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Director of Orthodox Africa, Fr Silouan, Escapes Mob

OrthoChristian recently published an article on a recent tragic event.


The director of Orthodox Africa, a platform that promotes Orthodox Missions in Africa, was in a village in western Uganda to serve Divine Liturgy in March when he and three companions were involved in a tragic motor vehicle accident. One man was killed, another, critically injured.


The three were traveling in high-volume traffic when a motorcycle with two aboard attempted to pass some vehicles by crossing into oncoming traffic. The motorcycle then veered in front of the mission car that Fr. Silouan was in, and his driver had no time to react, striking the motorcycle, killing one man, and critically injuring the other.

A mob surrounded the scene. Fr. Silouan and his companions were paraded through the streets, abused and cursed. The mob intended to lynch them on the spot. However, cooler heads in the crowd prevailed and convinced the mob to turn the matter over to the police. Fr. Silouan and his companions were then taken to a local hospital and locked in a room for several hours. After paying a bribe for release, Fr. Silouan and the others were released, though his driver was remanded into police custody.


Fr. Silouan gives his account and answers some questions about his work in Africa:


—Fr. Silouan, please tell us about what happened that day.

—On the Sunday of Orthodoxy, March 5, 2023 we left our mission in Kampala around 4 a.m. to serve Liturgy at our mission in Western Uganda. After Liturgy, we conducted catechism and then headed home at about 2 p.m.. Along the way we were passing through a village that had traffic backed up in the opposite lanes due to taxis stopping for passengers. A man who was riding a motorcycle with one passenger attempted to pass the taxis by swerving into the oncoming lanes right in front of us. Our driver swerved but was unable to miss the motorcycle.

Sadly, the driver of the motorcycle was killed instantly and his passenger remains in the hospital to this day. When we swerved, we drove over a drainage ditch that ripped the front axle off and twisted the frame of the car.


What will happen if the mission car isn’t replaced?

—It’s hard to say exactly, but the mission work we have been conducting, particularly in Western Uganda, has come to a stop. It’s pretty much impossible for me to properly care for the parishioners in Kampala and travel to the villages for catechism without a car. In addition, our chances of encountering even more tragedies become exponentially higher since the other main mode of transportation here is by motorcycle, which for a variety of reasons is incredibly dangerous. Right now, we’re doing all of our shopping for the mission by motorcycle, which is very difficult and incurs extra expenses because we now have to hire multiple motorcycles to transport everything.


How long have you been operating Orthodox Africa?

—Orthodox Africa was started in 2015. As one of the founding members, I was appointed as the first Executive Director, a role I have held ever since.


And in that time, how many missions have you taken aboard your platform?

—Over the last eight years or so we have partnered with seven missions in order to help them become self-sustaining. We are now currently focusing most of our work in Uganda to develop a prototype for what a self-sustainable mission in Africa could look like. This is accomplished largely through trial and error, but hopefully in the upcoming years we will be able to transfer the knowledge learned at our mission center in Uganda across the African continent, and partner with other like-minded missions to spread the Orthodox faith.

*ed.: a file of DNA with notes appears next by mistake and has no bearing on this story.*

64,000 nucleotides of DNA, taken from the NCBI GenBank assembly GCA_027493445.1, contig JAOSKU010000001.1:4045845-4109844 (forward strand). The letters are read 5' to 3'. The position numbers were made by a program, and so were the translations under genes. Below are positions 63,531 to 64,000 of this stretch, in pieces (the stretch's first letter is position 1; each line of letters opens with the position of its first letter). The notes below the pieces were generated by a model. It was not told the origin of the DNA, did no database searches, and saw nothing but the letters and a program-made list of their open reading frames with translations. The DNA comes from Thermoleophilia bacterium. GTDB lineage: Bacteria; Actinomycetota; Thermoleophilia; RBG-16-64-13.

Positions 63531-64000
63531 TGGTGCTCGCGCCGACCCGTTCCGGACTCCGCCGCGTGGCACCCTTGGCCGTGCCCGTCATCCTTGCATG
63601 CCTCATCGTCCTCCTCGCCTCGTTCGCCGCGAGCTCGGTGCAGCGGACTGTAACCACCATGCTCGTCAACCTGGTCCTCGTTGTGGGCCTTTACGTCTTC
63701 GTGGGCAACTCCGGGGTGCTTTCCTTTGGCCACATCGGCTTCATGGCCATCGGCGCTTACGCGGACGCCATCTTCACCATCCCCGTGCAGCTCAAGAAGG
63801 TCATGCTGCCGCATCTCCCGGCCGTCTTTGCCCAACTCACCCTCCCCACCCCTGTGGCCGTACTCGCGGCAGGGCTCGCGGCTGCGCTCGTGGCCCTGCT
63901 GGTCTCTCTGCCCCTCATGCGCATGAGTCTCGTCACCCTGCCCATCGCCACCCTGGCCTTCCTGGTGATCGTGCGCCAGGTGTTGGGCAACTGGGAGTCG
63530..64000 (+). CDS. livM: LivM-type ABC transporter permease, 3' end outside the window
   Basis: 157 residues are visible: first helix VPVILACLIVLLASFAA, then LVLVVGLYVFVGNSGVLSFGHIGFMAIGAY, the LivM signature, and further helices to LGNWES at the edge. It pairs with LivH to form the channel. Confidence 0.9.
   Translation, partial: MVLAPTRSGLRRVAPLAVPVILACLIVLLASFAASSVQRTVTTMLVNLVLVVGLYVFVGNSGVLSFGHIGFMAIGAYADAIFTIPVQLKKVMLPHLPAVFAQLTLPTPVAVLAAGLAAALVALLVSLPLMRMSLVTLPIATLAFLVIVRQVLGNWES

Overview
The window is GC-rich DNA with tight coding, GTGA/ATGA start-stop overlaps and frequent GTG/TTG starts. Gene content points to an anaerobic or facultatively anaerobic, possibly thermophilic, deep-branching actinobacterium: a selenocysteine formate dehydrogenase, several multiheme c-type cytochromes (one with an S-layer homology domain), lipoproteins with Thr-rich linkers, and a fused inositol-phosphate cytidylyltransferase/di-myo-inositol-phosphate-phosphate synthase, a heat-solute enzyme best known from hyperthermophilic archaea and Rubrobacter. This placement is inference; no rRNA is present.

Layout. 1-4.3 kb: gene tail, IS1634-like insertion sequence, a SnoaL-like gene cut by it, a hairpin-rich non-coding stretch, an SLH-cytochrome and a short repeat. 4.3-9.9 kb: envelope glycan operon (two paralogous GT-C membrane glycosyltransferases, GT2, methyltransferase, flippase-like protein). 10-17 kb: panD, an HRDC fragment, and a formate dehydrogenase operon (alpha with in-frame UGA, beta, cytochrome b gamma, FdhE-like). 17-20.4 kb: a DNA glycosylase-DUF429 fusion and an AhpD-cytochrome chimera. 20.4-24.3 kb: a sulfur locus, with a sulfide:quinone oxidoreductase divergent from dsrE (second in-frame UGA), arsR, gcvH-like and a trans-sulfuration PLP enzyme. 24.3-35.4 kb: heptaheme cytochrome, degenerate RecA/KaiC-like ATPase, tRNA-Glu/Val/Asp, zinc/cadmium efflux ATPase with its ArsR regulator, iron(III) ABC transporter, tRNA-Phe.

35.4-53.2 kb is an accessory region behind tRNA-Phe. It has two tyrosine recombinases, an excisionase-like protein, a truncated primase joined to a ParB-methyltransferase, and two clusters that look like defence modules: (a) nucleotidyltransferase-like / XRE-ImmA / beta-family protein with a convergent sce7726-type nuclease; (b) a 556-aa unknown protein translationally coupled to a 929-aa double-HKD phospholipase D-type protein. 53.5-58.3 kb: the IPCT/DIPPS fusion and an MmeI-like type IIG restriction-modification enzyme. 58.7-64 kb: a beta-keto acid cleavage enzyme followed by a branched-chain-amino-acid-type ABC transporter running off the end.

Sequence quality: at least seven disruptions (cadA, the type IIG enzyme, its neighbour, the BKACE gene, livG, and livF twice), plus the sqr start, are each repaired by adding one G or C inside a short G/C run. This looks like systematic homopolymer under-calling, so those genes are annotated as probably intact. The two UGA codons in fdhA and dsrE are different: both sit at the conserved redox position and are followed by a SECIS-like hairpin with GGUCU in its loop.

Aside from the urgent need for a replacement car, what are the particular needs of your ministry?

—We still don’t have an actual church in which we can celebrate Liturgy. In Kampala our altar is set up under a water tank stand which provides some protection from rain, but it’s not adequate and we’ve already had several very difficult experiences with unanticipated rain storms. So, as we head into the rainy season here, we need to figure out a way to get inside. Our mission in Western Uganda has a temporary building of sticks and mud with iron sheets for a roof which is quite a bit better than what we have in Kampala, but still not adequate for the long term. So very soon we will be having to raise funds to buy land and build a permanent location for the mission center.


What about the thirty-eight who were to be baptized before the tragic accident occurred?

—They are all still catechumens and we will do our best to continue to provide for their spiritual well-being, but it would seem that their catechetical and spiritual formation is going to have to be paused until we can solve these issues.


A mission without a mission car is paralyzed. Replacing the mission car that was totaled is an urgent and immediate need. The road conditions in the areas where Fr. Silouan travels require a vehicle with a high clearance that can accommodate passengers, so an SUV is the standard mission car. A mission without catechumens is an empty vessel.

Orthodox Africa provides a vital platform for many missions across Africa. Fr. Silouan’s mission has received dozens of converts, and is charged with 300 more converts who came en masse to the holy Orthodox faith. A mission car is an absolute necessity to accomplish this task.

Please consider helping save Orthodox Africa by donating at the link below. Your contribution will enable Fr. Silouan to continue to bring hundreds into the Christian faith.




Christ is Risen!



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